BITAG warns IoT vendors about security - PC Retail

BITAG warns IoT vendors about security

The Broadband Internet Technical Advisory Group (BITAG) has criticised IoT vendors, saying that products are not secure enough
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The Broadband Internet Technical Advisory Group (BITAG) has criticised internet of things (IoT) vendors in its IoT Security and Privacy Recommendations report, saying that products are not secure enough. 

The non-profit, multi-stakeholder organisation group, with members such as Google and Disney, wants IoT vendors and startups to stop selling unsecure IoT devices. It argues that vendors need to be more responsible for the security of less tech savvy users: “The nature of consumer IoT is unique in that it can involve non-technical or uninterested consumers.”

In the report, BITAG outlines two fundamental issues that IoT has:

  • Devices ship with outdated and vulnerable software and vendors don’t provide appropriate after sales support.
  • Communications are often unencrypted and home users don’t know how to isolate insecure devices from their networks.

It also makes recommendations which include strong authentication and encryption, eliminating insecure default accounts and automated patch management. The encryption recommendations are extensive, with the group calling for protection of configuration communications, device-to-controller sessions, and local IoT device storage.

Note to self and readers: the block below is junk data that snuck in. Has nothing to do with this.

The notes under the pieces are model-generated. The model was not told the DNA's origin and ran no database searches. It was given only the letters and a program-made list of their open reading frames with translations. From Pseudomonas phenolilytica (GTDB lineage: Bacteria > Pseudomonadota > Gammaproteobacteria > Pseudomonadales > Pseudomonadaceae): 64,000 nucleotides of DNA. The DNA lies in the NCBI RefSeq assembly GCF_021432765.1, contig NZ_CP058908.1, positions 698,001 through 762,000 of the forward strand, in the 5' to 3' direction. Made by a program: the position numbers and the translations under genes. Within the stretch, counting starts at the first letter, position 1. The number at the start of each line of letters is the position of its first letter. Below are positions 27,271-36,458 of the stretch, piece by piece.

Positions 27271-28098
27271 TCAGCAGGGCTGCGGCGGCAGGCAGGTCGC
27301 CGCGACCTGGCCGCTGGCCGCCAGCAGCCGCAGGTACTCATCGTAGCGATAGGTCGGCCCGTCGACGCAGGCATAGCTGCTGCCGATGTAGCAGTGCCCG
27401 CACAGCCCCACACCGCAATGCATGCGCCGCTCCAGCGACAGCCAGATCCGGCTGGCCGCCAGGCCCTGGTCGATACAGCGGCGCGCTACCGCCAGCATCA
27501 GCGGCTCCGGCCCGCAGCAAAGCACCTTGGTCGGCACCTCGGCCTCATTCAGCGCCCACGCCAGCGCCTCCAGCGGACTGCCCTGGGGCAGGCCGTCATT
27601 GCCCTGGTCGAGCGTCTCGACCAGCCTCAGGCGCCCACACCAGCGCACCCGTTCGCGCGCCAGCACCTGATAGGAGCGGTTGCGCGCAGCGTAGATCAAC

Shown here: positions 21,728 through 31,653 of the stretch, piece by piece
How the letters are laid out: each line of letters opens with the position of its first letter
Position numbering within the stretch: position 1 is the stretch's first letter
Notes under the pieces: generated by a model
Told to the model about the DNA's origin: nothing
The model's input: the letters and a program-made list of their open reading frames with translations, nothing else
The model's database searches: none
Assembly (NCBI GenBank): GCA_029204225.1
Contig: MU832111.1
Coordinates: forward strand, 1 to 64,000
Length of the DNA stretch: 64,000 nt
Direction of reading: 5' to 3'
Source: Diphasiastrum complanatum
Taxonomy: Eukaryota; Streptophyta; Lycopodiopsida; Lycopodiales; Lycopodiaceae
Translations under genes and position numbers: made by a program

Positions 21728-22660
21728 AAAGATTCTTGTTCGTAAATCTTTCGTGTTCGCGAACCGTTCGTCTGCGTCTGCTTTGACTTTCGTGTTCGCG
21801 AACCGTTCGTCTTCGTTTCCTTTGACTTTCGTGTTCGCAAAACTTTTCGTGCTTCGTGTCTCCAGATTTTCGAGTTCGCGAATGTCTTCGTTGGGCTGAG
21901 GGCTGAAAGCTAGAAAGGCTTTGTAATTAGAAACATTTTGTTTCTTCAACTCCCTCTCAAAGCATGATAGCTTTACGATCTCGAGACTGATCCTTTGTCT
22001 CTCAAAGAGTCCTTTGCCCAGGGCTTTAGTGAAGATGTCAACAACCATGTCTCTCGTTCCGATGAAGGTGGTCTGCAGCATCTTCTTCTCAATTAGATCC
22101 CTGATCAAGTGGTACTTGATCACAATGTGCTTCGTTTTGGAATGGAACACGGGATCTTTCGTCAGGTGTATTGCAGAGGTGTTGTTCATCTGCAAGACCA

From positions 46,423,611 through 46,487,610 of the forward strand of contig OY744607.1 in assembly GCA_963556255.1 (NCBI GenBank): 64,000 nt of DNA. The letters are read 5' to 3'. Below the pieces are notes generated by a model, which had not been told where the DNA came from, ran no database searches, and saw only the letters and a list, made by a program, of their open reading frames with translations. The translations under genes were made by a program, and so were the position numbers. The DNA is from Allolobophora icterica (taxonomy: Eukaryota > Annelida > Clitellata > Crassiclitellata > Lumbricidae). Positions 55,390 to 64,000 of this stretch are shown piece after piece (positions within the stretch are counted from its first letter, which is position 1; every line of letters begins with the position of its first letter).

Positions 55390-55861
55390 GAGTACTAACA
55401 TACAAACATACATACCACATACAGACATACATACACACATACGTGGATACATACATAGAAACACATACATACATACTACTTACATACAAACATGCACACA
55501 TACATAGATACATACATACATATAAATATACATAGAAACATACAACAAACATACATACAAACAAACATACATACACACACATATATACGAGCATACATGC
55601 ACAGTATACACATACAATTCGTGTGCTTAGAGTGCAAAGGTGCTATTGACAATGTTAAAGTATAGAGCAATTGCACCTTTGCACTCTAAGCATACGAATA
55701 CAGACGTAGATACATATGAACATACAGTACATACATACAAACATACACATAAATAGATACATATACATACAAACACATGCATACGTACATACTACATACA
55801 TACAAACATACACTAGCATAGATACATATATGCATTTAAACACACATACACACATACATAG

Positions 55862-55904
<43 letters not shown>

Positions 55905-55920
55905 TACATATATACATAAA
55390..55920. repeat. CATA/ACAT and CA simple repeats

Devices should shut ports and services that they’re not using and need to be able to operate without connections. 

BITAG also calls for IoT industry to implement what it calls the Industry Cyber security Program. 

The program would act as a self-regulating group that ensures the safety of connected devices with the introduction of a “Secure IoT Device” logo on device packaging.

Ultimately, BITAG insists that the security of IoT devices should be approached with more insight, and warns against the rise of increased attacks against consumers: “Some end-user security and privacy risks could also enable a new form of digital harassment.

“For widely deployed devices, security risks can be compounded across hundreds or thousands of devices to create distributed attacks on critical infrastructure.

“Security and privacy problems with IoT devices could ultimately constrain the future growth of the IoT sector. A small number of high-profile incidents may curtail demand for IoT devices, or otherwise constrain the growth and potential of IoT. Thus, it is critical these issues be addressed to support the long-term health, vibrancy, and growth of the IoT marketplace.”

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